on my Netapp i habe a volume that is 6TB. Available Space is 2,4TB. On this volume i have a LUN with 6TB and it is used 100% (full). No Space left. The LUN is thin-provisioned and mapped RAW to an ESXi VM (Fileserver). How can i get back the free space on my LUN?
It sounds like ESX is reporting the LUN full but there is actually free space. This could be down to either storage efficiencies that ESX does not understand so cant also report the savings, or deleted blocks in the ESX filesystem that the storage cannot map - so does not delete and just sits there.
Assuming you have space capacity in the aggregate, the easiest thing is to create a new LUN/datastore and Storage vMotion the contents of the full LUN into that one. Then delete the old LUN to release the blocks.
Here we discussed that the LUN does not reflect the storage efficiencies seen in the volume (which is why you have free space in the volume). Unfortuantely, while there are blocks available in the volume the LUN will report 100% full. In these situations we need to monitor the volume capacity and the OS filesystem, to make sure they do not run out of space.
If the volume fills then regardless of how much space the LUN thinks it has, it will go offline (unless space_alloc is implemented where it will remain online but read only) and writes will stop.
In your case, assuming ESX also reports it has free space and not full, I wouldn't be too concerned about the LUN being at 100%, since the volume still has space.
Since the volume has space, and assuming ESX can see that free space i.e. is is not 100% full, then you are safe to ignore the LUN capacity. We have many LUNs that are close to or at 100% full, but since our volumes and file systems have free space there is no problem - the LUN will only run out of space if the volume (or aggregate) is full (assuming the file system is not the reason the LUN is full!)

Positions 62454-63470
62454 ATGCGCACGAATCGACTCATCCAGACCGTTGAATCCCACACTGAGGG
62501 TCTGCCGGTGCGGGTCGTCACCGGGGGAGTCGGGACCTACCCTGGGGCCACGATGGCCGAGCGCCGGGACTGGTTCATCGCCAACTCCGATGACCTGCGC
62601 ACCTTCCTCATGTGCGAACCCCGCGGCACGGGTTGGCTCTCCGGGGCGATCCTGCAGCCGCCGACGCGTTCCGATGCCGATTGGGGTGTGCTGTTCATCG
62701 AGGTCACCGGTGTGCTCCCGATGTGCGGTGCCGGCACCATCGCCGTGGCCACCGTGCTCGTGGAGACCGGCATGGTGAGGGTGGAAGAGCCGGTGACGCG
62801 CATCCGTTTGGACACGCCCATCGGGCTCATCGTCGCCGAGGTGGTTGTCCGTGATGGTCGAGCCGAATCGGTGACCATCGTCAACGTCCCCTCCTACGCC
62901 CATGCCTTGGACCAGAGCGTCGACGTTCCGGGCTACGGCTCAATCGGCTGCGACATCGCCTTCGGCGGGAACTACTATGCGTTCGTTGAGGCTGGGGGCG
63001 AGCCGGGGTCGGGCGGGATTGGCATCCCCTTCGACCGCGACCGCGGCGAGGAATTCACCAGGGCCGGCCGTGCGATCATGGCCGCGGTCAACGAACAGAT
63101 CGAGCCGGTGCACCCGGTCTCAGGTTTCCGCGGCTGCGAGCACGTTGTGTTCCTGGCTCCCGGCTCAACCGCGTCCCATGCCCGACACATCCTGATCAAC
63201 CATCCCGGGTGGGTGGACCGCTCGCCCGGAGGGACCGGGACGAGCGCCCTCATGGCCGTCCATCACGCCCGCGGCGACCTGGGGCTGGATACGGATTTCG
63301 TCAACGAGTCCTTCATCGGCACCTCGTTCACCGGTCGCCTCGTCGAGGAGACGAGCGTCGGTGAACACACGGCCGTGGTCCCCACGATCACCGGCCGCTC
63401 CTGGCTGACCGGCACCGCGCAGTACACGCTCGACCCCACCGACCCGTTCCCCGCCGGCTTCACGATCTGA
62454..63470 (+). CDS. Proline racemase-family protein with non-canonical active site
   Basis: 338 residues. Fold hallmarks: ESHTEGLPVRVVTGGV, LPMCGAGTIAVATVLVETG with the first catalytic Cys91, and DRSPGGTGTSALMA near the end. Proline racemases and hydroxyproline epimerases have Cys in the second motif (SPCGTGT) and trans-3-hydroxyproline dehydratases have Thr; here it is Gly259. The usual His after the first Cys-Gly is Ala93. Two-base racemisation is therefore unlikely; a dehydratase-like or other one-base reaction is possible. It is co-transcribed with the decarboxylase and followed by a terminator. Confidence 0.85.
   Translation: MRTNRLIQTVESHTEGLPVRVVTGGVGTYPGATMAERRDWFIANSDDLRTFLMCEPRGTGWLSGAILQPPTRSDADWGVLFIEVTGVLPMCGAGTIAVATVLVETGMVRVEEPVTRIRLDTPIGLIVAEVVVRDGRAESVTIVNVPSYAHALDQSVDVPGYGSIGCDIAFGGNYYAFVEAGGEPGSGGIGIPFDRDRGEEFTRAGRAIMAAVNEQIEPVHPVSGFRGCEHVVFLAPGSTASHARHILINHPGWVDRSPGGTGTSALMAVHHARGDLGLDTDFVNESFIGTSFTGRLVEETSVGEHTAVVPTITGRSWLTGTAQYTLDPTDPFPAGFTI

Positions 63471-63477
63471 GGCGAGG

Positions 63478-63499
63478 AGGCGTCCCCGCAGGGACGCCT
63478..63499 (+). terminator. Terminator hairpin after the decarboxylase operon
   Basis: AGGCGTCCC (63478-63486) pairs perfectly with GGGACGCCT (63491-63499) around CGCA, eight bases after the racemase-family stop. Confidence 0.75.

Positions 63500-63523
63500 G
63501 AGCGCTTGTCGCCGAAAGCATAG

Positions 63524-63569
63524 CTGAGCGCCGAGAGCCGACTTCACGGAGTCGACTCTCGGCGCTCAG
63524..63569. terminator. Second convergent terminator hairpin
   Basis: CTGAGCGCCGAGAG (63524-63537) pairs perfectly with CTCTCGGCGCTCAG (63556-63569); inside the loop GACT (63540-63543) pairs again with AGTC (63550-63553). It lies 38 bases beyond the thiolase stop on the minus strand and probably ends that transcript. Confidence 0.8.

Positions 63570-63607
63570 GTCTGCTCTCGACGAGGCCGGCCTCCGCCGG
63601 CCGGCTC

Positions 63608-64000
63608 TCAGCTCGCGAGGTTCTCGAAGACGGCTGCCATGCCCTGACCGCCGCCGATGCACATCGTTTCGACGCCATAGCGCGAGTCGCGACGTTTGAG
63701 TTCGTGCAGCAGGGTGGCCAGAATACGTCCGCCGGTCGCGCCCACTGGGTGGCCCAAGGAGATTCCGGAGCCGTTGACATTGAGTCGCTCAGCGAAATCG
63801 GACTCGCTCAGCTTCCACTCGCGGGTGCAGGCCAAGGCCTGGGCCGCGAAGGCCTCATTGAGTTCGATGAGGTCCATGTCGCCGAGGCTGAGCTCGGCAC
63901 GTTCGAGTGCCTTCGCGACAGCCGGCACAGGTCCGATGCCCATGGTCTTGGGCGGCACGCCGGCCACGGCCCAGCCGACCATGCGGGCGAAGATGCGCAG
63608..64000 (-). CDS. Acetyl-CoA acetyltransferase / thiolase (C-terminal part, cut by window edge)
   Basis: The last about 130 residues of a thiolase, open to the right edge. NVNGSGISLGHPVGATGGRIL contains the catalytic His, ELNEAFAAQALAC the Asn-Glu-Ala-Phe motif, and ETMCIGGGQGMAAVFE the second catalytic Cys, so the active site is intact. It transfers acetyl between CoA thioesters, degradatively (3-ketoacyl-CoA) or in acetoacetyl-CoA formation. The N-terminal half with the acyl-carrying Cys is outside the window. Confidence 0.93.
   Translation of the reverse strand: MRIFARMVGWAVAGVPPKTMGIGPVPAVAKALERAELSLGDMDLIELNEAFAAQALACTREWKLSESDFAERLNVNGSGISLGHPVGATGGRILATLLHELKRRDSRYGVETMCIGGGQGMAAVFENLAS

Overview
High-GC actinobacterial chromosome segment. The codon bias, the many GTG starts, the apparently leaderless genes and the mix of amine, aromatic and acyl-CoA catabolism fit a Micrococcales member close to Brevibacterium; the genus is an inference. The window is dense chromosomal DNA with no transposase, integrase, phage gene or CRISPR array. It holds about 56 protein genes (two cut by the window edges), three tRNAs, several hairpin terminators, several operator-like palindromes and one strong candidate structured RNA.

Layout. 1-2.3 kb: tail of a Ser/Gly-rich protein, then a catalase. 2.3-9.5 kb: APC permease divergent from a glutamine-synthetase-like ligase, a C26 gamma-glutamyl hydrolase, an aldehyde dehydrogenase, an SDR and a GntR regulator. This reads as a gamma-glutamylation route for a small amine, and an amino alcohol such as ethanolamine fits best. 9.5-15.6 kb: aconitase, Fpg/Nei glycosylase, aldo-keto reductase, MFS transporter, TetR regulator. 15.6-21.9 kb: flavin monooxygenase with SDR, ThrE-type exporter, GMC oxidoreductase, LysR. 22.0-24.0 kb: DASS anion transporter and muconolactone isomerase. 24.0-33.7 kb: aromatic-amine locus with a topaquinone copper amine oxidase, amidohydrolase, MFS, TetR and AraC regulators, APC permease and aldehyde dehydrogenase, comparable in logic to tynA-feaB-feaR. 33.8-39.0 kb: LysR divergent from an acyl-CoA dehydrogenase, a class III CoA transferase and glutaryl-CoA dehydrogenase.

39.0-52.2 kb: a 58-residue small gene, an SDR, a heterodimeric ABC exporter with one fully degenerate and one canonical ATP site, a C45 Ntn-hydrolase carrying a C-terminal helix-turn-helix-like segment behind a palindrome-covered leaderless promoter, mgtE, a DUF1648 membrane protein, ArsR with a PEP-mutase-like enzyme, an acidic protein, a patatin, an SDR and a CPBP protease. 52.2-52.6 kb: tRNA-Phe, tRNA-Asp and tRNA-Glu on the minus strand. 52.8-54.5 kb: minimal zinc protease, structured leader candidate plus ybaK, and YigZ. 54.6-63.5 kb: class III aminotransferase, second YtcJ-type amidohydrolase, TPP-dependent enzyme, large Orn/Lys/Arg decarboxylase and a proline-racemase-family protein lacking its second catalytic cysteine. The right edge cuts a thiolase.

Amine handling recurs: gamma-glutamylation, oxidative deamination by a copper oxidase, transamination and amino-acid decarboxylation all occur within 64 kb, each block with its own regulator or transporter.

Since the LUN does not reflect the actual free space available, you need to monitor the OS file systems free space as well as the volume free space only, ignoring the LUN.
Hopefully a clearer answer for you??? Let me know.
If ESX is reporting it is short of space then it needs to be addressed, despite the free space in the volume.
It sounds like the datastore is reserving space, e.g. lazy zeroed thick VMs. In this case the space is reserved in the datastore allowing you to directly manage capacity however those zeros are not written to the storage, so the capacity does not match.
I'm not convinced we have a problem with deleted data not being released on the storage, that space reclaimer would help address, since this would mean we have more space consumed on the storage than the datastore, which isn't the case here. But one definitely to be aware of, also addressed by the use of the space_alloc LUN option that allows the supported OS to tell the storage that the blocks can be safely deleted.
Hi Rene, in short...the guest will not see any of the storage efficiency savings; you can't claim that space back for the file system to use.
In your thin provisioned environment (both LUN and volume), the storage efficiency savings are at the storage layer only and release blocks back to the aggregate to allow you to create additional volumes/LUNs. The space savings for block based (SAN) storage is on the storage, unlike file based (NAS) storage that passes those savings to the clients. To realise storage efficiency savings directly on the hosts you will need to use NFS datastores.
You will need to increase the size of the RDM LUN on the storage and make that available to the Windows server to expand the file system.
Again, just to point out that since you've thin provisioned both the volume and LUN, you only need to monitor the space of the volume (and aggregate) as well as the file system. You do not need to worry about the LUN itself being 100% full. It is also good practice to regularly run (out of hours) SnapDrive Space Reclaimer (only supported on physical RDMs) or enable the space_alloc feature on the LUN to release those deleted blocks.
If you have a 6Tb volume with a 6Tb LUN on it but it says the volume has 2.4Tb available, then I suspect you have storage efficiency enabled and it has compressed the LUN. If someone shrinks the volume (who wouldn't want to reclaim 2.4Tb of unusable space?) and the volume is not configured to autogrow back to at least 6Tb, then you would be in real danger of the LUN going offline as soon as it becomes less compressible (ie: data changes).
Hello, to confirm, in this case since the volume is thin provisioned the 2.4TB free space is already available in the aggregate - no need to resize the volume to release the space.
As I stated above, you do need to actively monitor the free space in the volume (and aggregate), then you can ensure the volume has enough space to prevent the LUN going offline. Obviously, also not forgetting to also monitor the space on the host file system.